'Big Hand', the greatest traitor unhanged, the father of his country, George Washington, provided for the emancipation of his slaves in his will. An act of altruism, or conscience, or, the cynical might suppose, that of one with his eye on the changing wind of history? I stand with Montaigne, who, in Book the First, Chapter VII of his essays has it that, 'I have taken notice of several in my time, who, convicted by their consciences of unjustly detaining the goods of another, have endeavoured to make amends by their will, and after their decease; but they had as good do nothing, as either in taking so much time in so pressing an affair, or in going about to remedy a wrong with so little dissatisfaction or injury to themselves.' Unlike that 'ancient morsel,' Gonzalo, of The Tempest, I have not dragged Montaigne across my argument for mere devilment. Rather I must allow for the sense of ineffable miscellany that would threaten to bemire the player were he not aware of the sad origins of these levels. Yes, these were my prisoners and now: 'I shall miss thee: But yet thou shalt have freedom.' I apologise if you have met some of them before.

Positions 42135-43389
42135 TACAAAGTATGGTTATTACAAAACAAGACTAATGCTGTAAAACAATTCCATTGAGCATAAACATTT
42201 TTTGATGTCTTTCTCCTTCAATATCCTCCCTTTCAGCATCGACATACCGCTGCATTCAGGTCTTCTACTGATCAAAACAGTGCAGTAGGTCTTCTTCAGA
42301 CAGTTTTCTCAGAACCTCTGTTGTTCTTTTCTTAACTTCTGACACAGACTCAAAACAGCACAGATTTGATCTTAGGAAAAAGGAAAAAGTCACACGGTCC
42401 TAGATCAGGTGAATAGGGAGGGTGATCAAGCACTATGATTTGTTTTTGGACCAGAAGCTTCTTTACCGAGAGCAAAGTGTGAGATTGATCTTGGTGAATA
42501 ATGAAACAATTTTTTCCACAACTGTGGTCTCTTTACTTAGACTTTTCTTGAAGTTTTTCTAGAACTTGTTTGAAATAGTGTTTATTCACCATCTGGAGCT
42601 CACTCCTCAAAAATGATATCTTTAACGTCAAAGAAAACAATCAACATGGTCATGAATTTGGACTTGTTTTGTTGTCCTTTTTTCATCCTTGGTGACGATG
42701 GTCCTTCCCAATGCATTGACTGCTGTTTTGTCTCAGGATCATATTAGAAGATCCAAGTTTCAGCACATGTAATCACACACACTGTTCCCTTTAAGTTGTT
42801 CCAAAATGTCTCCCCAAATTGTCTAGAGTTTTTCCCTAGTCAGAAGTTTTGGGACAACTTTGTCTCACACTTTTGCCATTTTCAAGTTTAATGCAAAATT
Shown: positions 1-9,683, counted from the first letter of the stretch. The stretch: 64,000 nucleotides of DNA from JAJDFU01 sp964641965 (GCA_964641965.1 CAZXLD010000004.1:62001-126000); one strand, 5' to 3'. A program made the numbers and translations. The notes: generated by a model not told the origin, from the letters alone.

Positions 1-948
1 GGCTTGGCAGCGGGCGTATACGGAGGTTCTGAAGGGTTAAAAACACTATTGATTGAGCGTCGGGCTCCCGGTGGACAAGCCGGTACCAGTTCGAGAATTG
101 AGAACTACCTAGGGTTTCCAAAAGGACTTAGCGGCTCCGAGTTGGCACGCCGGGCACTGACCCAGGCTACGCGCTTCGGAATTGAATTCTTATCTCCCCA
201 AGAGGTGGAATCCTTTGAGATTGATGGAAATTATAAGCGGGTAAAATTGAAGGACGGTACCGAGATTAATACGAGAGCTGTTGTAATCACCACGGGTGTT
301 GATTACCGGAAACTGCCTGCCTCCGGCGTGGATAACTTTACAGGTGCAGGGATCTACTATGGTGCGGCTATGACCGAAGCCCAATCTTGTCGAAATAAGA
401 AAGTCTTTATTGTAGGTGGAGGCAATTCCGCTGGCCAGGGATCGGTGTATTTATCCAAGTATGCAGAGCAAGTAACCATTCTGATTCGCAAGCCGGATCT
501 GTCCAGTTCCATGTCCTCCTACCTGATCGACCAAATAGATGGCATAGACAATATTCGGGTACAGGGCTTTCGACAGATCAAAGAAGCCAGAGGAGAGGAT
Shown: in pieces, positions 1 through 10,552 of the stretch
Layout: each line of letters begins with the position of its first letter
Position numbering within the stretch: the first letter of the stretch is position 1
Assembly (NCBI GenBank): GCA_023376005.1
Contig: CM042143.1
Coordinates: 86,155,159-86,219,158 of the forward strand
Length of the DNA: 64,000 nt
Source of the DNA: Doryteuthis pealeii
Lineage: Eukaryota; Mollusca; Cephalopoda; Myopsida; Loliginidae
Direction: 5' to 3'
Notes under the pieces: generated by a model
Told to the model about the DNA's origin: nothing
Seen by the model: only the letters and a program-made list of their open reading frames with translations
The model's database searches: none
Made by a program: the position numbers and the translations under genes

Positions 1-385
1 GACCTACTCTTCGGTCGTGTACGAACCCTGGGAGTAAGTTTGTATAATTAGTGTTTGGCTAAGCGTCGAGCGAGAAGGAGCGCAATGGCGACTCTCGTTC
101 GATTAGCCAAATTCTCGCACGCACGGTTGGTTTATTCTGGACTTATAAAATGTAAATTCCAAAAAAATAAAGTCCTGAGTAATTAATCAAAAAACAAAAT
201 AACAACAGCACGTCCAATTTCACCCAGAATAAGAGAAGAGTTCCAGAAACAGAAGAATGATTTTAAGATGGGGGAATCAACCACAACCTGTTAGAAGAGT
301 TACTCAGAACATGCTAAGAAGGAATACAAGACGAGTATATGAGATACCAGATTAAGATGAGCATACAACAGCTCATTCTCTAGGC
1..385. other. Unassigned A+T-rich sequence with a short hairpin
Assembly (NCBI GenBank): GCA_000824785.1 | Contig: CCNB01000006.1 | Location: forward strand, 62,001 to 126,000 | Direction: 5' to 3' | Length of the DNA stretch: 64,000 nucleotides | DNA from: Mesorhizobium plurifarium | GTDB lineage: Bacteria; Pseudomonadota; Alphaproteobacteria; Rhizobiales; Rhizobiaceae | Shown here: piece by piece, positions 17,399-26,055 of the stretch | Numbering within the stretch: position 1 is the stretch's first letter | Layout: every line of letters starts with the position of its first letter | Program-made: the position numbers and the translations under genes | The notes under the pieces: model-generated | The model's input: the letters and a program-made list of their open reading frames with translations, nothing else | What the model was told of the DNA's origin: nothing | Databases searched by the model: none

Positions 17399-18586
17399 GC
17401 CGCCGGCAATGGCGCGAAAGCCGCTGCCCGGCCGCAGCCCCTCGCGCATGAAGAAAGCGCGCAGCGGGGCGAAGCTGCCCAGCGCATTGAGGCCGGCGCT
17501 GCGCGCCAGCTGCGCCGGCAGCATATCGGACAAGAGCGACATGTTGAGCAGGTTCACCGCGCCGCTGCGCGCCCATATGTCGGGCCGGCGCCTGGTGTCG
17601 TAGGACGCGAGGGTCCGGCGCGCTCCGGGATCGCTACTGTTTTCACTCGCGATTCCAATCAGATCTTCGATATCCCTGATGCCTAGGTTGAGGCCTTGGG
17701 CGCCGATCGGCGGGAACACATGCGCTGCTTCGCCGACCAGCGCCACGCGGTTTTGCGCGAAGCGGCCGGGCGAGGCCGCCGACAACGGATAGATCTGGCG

The short of patience only have to know that I have made some too difficult levels as usual.
v1.1 fixes some things (see zip).
v1.2 'Experientia docet'; Louis also does it, as M. Doucet has convinced me to fix more things (see zip).